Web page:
1. Avoid “FYI” Invites to Meetings
We’ve found that meetings with high acceptance rates (or very few declines) are less likely to be reported as wasted efforts. Invite only the collaborators that truly need to be in the meeting and designate a note-taker for those who can’t attend.
2. Collaborate Outside the Conference Room
Bigger meetings tend to be purely informational (and easier to substitute with an email), while smaller ones help people actually get their work done. If you need additional input, try quick check-ins with relevant partners before or after the meeting, and take notes.
3. Keep It Among Peers
Meetings with multiple layers of management—like having individual contributors, managers, and VPs in the same room—can have lower reported effectiveness. Encourage your team meetings to be with peers or one additional layer of management.
4. Set Precise Times
Tradition dictates 30- and 60-minute meetings, but inevitably, 5 or 10 minutes are lost to late arrivals or multitasking. Create a culture of brevity by scheduling 25, 45, or 55 minutes.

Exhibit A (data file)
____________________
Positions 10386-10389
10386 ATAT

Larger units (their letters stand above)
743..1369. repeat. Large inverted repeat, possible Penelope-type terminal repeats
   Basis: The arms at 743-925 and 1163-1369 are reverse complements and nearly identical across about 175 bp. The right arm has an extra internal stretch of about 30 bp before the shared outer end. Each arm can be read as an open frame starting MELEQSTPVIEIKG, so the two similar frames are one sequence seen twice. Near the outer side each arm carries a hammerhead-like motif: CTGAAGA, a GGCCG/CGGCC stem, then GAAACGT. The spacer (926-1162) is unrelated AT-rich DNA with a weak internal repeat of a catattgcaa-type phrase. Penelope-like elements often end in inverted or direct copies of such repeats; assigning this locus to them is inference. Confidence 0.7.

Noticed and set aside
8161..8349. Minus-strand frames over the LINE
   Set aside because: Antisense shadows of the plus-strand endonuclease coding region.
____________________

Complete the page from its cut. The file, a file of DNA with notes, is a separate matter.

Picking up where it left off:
5. Schedule Your Meetings Close Together
Yes, you read that right. It’s best to group your meetings in the morning or afternoon so that you can give yourself a longer period for focused work time — vs. short sprints between scattered meetings. But make sure to keep meetings as short as possible (do you really need an hour?) and give everyone a 5-15 minute break between meetings.
Work expands so as to fill the time available. If you schedule a 60-minute meeting, people will fill that time, regardless of efficiency.Parkinson’s Law
For additional tips on meeting effectiveness, we recommend The Surprising Science of Meetings by Steven Rogelberg.